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The Canadian Pediatric Society has dropped a strict time limit on screen use in toddlers and preschoolers, instead encouraging parents to prioritize educational, interactive and age-appropriate materials .

New guidelines released Thursday still recommend no screens at all for children under two, except for video chatting with others, such as grandparents.

But a previous recommendation that set a hard cap of one hour a day for children aged two to five has been relaxed to allow for interactive and engaging forms of screen use such as educational programs and movie nights in family, says Calgary pediatrician Dr. Janice Heard, a member of the group’s digital health task force.

She says parents would be better off focusing on reducing passive screen use, co-viewing with kids, and modeling desired behavior.

“The best thing they can do for their child is to interact with them one-on-one, if they can,” Heard says, suspecting pandemic lockdowns have reversed pre-COVID-19 momentum to curb the use of screens among different age groups.

“Then they will naturally reduce the time their children spend on screens when they recognize that it doesn’t teach them anything, that it doesn’t help them in any particular way. And for very young children, it’s actually quite harmful.”

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Heard says the screens themselves aren’t inherently bad, but they displace activities that are essential to a child’s development. She says excessive screen use for young children can interfere with language development, prosocial behavior and executive functioning.

The new guidelines emphasize four principles: minimize, mitigate, use mindfully and model healthy use of screens.

But it’s the abandonment of the recommended timeframes that Heard hopes will encourage parents and families to actively set limits on passive consumption and consider when, how and why they allow screen use for young children. .

Heard says the same principles can be extrapolated to older children and teens, for which the society issued similar guidelines in 2019 that encouraged individual child-based limits, without harsh time limits.

Blurred line to the digital world

Pediatric society deadlines have long been a source of stress for many families who don’t know what’s acceptable, says Natalie Coulter, director of York University’s Digital Literacy Research Institute.

“It assumes a real simplicity of ‘right time’ and ‘bad time’.” even try [to define] what is no longer a screen becomes difficult,” says Coulter, associate professor of communication and media studies.

“There is now a very blurred line between the real world and the digital world. There is no longer a clear description. If you go to school via a screen, is it time to screen? Is it real or digital?

Coulter is part of a research group that surveyed parents of children ages 4 to 12 about screen use during the pandemic. The study includes 15 families in Canada, as well as others in Australia, Colombia, South Korea, the United Kingdom, China and the United States.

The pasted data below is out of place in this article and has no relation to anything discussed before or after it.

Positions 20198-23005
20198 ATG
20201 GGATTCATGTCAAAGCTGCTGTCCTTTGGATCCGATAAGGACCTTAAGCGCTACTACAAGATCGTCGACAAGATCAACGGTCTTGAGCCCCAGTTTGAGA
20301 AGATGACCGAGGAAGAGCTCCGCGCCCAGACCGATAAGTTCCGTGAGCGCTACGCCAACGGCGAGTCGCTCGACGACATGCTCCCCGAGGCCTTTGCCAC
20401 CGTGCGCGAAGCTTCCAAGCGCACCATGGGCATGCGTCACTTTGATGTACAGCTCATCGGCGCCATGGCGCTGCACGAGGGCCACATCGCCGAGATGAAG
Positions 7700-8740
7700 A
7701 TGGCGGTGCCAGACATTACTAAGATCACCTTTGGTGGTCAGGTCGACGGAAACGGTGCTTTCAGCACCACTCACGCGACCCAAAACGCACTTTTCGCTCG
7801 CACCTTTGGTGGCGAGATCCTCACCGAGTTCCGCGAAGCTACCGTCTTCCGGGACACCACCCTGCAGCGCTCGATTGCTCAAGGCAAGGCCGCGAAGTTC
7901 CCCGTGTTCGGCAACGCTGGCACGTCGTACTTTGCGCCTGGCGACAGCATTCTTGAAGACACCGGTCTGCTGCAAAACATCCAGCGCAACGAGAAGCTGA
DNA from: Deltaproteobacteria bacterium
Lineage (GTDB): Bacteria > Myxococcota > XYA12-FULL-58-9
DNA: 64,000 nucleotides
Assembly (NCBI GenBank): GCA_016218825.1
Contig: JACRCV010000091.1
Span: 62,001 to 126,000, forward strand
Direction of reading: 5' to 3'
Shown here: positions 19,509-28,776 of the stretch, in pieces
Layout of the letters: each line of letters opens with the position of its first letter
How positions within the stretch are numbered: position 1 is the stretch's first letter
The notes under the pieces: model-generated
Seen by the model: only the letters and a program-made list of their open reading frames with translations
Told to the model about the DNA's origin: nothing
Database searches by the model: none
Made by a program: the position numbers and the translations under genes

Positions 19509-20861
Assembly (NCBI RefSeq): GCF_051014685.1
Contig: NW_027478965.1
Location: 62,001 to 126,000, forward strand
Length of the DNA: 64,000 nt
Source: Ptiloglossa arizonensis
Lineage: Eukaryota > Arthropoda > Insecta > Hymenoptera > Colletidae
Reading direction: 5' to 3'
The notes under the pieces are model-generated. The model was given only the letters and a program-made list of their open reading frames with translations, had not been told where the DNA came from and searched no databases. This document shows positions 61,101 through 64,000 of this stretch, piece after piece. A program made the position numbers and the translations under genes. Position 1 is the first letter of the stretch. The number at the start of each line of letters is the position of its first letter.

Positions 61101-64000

Messaging on a tightrope

Stress over how to meet screen recommendations was a common theme, she says, and the notion of imposed deadlines is outdated.

“Parents are under so much pressure and so much guilt. It’s kind of unrealistic and it just adds to a kind of parenting feeling of not being good enough,” Coulter says.

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Pediatric society guidelines for older children also encourage limits based on the individual child, without difficult time limits. (Shutterstock)

“I have two daughters [and] I’m totally struggling with it, it’s not like I have these brilliant answers. But I think, like everything, as soon as you set very strict binary rules, it shuts down the dialogue a bit.”

Matthew Johnson, Education Director of Ottawa-based MediaSmarts Group, recognizes a tightrope when it comes to messaging. He helped draft the new guidelines as a member of the Pediatric Society’s Digital Health Task Force and notes that focusing on harms can undermine constructive advice on how to develop media literacy.

“There is also a risk that if a screen time guideline seems unrealistic, it will simply be ignored,” Johnson says.

“It will feel like if you can’t reach that guideline, because it’s too unrealistic, then there’s nothing you can do to manage the role of screens in your family. I think it’s much more helpful to give parents strategies to establish positive uses and positive relationships with screens.”

The new guidelines also encourage pediatricians to discuss screen use during routine visits, with Heard worrying that too few families she has spoken with seem to be aware of screen-related risks.

“I’ll ask them the question, ‘How much screen time does your child have?’ “Oh, well, probably an hour before school, a few hours after school, then in the evening, and they have their TV…in their bedroom,” she said.

“And I just think, ‘Oh, boy, we haven’t done a good job raising our young parents.’

Even small changes can have a big effect on families willing to limit screen use, she says, suggesting screen-free times of day, screen-free zones at home, and turning to books and crafts as alternatives.

“It’s not like they have to change their whole life. But even doing one thing allows them to improve the outcomes of what’s going to happen with their kids,” Heard says.

“[At] the CPS we are all parents too, we all understand. We want to be able to give people concrete things they can do that will make a difference that won’t completely disrupt their lives.”

Canada’s Screen Time Guide emphasizes quality over quantity

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